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Jean Folkerts, dean of the University of North Carolina’s School of Journalism and Mass Communication, bemoans The Philadelphia Inquirer’s decision to dissolve its paid internship program and its request that J-schools fund them instead:
Ideally, all student interns should be paid by news organizations. Students have valuable skills, they work hard, and news organizations get the benefit of their labor. But the reality is that news organizations increasingly ask them to work for free. Even so, students want to compete for good internships and they receive college credit.
UNC’s School of Journalism and Mass Communication won’t be participating in the Inquirer’s program. I hope the Inquirer’s approach is not adopted by other news organizations.
I felt this was as good a place as any to respond to Folkerts’ complaint (wait—isn’t that the name of a Roth novel?), as Washington City Paper is currently benefiting from the unpaid labors of at least one very bright, damn-near overqualified student journalist (currently out interviewing unsuspecting DCers for a new podcast program).
Folkerts neglects to mention anywhere in her criticism that J-schools are partially responsible for this mess. Print knew it was in trouble years ago (and one suspects j-school admins knew it too) yet every journalism program in the country still offers a print component, and most of them still offer print concentrations.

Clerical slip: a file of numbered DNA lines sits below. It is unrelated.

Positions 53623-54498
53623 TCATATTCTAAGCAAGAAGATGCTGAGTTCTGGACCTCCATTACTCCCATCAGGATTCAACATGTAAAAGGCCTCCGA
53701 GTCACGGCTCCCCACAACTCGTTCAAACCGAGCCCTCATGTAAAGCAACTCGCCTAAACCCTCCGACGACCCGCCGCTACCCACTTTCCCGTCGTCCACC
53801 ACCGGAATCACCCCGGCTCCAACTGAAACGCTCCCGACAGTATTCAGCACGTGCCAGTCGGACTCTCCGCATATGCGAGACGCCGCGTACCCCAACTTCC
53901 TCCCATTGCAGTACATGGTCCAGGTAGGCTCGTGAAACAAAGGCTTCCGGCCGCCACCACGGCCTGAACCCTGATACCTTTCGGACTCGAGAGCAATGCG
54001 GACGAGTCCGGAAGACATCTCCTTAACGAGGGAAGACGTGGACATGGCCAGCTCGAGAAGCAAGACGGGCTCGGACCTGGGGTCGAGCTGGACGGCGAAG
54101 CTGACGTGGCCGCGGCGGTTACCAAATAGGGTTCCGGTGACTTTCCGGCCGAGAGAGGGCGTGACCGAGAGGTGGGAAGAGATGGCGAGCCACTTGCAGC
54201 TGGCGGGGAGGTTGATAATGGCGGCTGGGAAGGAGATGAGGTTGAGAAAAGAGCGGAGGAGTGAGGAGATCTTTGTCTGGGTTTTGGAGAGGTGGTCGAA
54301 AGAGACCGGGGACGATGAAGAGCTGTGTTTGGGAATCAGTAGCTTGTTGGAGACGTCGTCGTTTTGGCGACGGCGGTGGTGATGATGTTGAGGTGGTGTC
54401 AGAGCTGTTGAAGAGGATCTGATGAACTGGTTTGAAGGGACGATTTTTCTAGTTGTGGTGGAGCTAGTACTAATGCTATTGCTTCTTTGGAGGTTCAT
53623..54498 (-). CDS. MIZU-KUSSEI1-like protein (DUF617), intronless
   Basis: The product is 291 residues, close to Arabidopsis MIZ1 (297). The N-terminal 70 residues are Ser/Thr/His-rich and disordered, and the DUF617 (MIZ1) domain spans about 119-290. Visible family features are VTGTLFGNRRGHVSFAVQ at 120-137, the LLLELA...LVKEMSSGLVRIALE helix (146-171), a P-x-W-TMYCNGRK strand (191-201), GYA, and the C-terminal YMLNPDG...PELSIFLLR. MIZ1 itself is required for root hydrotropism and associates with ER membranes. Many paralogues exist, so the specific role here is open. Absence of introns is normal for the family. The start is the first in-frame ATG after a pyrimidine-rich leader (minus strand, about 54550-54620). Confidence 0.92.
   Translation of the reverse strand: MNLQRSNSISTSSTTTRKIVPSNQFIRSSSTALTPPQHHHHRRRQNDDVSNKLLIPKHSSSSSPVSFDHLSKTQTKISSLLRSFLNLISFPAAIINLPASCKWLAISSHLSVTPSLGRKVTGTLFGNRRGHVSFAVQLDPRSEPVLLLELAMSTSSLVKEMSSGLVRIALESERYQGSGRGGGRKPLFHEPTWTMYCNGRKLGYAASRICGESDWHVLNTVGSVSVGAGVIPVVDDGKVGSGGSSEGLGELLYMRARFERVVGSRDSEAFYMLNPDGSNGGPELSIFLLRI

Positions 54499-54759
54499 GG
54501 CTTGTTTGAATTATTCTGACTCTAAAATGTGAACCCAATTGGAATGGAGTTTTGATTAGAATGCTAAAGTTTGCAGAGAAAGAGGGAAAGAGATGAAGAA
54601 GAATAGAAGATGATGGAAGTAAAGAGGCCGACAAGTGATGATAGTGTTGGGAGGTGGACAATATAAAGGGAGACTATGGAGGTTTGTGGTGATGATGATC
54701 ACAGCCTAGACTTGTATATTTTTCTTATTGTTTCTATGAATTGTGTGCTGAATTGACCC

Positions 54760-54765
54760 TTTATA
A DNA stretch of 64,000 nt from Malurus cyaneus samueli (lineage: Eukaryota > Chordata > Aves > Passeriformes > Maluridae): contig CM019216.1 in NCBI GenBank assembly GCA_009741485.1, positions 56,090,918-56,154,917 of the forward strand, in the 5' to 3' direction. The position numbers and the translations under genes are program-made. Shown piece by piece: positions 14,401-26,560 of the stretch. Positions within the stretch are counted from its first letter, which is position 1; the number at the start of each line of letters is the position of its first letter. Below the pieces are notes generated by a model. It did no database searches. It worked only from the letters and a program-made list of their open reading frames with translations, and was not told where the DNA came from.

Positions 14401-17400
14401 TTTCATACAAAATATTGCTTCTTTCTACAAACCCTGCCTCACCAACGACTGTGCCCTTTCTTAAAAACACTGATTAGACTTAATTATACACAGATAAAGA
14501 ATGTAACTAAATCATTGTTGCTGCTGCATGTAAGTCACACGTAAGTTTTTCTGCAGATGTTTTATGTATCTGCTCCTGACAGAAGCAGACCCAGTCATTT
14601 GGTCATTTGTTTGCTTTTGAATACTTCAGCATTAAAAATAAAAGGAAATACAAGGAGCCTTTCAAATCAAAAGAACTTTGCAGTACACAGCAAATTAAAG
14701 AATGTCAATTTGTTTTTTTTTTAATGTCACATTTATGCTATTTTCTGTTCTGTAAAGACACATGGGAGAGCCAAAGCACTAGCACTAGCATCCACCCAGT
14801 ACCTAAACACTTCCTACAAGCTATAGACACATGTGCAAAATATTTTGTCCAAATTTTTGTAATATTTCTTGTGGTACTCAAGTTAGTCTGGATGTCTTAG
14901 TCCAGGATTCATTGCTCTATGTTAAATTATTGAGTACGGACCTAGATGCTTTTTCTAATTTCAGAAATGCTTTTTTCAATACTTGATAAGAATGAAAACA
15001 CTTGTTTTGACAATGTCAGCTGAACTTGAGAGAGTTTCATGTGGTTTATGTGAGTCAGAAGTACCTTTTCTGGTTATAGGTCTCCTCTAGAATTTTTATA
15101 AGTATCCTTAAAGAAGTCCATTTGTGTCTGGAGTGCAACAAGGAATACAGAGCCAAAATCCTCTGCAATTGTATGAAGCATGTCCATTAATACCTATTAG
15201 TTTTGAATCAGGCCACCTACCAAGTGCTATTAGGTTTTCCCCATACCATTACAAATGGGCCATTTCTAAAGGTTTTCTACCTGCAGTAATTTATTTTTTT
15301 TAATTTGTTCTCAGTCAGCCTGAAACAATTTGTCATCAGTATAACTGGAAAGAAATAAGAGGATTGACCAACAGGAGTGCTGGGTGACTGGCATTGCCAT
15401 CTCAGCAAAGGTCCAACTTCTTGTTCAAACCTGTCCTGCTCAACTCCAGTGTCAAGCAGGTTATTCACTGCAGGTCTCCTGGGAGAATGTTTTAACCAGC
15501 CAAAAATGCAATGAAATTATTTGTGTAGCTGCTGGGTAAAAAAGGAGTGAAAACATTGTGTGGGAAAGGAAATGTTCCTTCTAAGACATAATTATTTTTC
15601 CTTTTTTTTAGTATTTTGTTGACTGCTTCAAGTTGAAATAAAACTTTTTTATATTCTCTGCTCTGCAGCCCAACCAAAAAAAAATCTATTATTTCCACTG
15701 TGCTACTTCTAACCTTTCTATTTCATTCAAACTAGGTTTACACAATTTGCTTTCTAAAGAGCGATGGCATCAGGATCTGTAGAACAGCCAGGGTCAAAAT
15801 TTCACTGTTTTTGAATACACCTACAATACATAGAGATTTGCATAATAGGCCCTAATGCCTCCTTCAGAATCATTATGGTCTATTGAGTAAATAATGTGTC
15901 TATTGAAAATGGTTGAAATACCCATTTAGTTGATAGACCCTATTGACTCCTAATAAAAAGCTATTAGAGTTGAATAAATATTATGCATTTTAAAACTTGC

I doubt UNC, Columbia, UF, Medill, NYU, U. Maryland, Syracuse or any other big j-school will heed the Inquirer’s call, but tsking from a distance while vamping their online media programs (some of which, as Mediashift has reported, are taught by people who know less about where the industry’s headed than their students), is hardly an adequate reform.
Here’s an idea: Since most graduate journalism programs charge out the ass anyway (when Columbia accepted me to the one-year New Media program, the forecasted cost of attendance was over $60,000—I declined to attend), why not offer scholarships to finance semester internships? Or better yet, build the cost of an internship into the tuition package so that students can use their student loans for summer housing. Though it may increase the cost of tuition—putting not just internships, but also education beyond some students’ financial reach—j-schools owe more to the industry and their students than an over-priced, under-valued piece of paper.